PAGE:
Thinking in Slow Motion

Kristen Renn, Michigan State University

Philosophy is thinking in slow motion. It breaks down, describes and assesses moves we ordinarily make at great speed – to do with our natural motivations and beliefs. It then becomes evident that alternatives are possible.

John Campbell, Philosophy, University of California at Berkeley

One of the great joys of academic life is that we haven’t the faintest idea where we’re going. This allows us to actually examine what’s around us, ask questions about why it exists in the form that it does, ask whether other forms might be possible.

(This sets academic life in direct opposition to university administration, of course, in which the daily facts of money and buildings and regulations and investments constrain our options to near zero. The fact of moving from faculty to administration means leaving behind, forever, the possibilities of unfettered investigation—the unfettered investigation that drew us all in the first place.)

One of the people I’ve worked with in my academic writing coaching has spent many years investigating the issues around marketing toward multi-racial consumers. For instance, if one has both white and Black family, does one identify more fully with advertising featuring white or Black actors or spokespeople? What radio stations do you spend your advertising dollars with?

She’s relied extensively on the work of Kristen Renn, the person whose photo is at the top of today’s message. One of Renn’s key contributions to our thinking is the idea that our identity—the identity we think of as entirely individual—may not exist solely within our own history, or our own DNA. She has developed a body of theory called situational identity or ecological identity, the core of which is that whatever circumstance we find ourselves within offers us some range of identities that we can take up. Specifically, in her own research around multi-racial college students, she says that some students identify strongly with one race or another; some identify specifically as multi-racial; some reject the idea of race and refuse what they believe to be artificial categorization; but some identify differently depending on the situation they find themselves in at the moment. They might be the Blackest person among their white friends, and the whitest person among their Black friends. They might choose to take up different aspects of multiple cultures, and those choices might change over time, or in relationship to different institutions. Just the form we receive that asks us to check a box does two things: it restricts our identities to those named, and then requires that we select only one of the options. It is a situation that enables a particular kind of response.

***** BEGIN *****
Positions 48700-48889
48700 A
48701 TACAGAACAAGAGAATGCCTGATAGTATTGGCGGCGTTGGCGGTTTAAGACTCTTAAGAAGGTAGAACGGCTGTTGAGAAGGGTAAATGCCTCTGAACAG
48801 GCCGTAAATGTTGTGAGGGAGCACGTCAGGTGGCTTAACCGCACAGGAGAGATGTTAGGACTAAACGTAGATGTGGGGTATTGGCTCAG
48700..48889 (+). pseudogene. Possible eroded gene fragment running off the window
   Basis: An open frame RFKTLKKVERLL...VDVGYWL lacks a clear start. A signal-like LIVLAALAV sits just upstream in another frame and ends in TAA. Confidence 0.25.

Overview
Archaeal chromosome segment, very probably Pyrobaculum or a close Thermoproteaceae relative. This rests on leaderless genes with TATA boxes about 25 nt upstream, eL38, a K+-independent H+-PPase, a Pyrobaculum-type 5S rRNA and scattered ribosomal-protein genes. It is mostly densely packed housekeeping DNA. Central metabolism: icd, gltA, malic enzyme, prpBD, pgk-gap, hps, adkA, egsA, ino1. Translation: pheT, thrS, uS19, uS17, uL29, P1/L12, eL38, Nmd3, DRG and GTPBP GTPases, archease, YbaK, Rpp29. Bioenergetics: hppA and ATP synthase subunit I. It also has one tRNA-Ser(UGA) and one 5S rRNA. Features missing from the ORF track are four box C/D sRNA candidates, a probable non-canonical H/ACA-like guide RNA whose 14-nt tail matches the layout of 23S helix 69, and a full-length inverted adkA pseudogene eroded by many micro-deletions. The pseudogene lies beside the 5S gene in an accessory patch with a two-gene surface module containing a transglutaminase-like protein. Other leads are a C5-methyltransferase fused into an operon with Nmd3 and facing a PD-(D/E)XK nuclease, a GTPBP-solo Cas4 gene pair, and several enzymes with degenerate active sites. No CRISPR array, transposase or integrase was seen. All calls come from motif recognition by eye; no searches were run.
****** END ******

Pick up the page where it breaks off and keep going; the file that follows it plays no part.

The idea of ecological identity is way more complex than I can lay out here. (I’ve used it extensively in my own fiction writing, a development that Renn likely never would have predicted.) My point today is that we can only develop productively unsettling ideas when we have the time to do that. Our drive toward speed and efficiency (and distraction and constant engagement) makes it much less likely that we will spend the time required to ask fundamental questions about why and what else. To spend the time to explore the contradictions that inevitably arise in any system of beliefs, and to not paint over them but to take them apart and discover why they exist, what they imply.

The great blessing of being (semi, sort of) retired is that I don’t have to go to any more meetings. I don’t have to write reports that respond to someone else’s outline, for someone else’s purposes, reports in which the outcomes are foreordained and all we do is fill in the local color. Writers get to ask annoying, nonproductive questions, and then write our way out of them. We get to think in slow motion.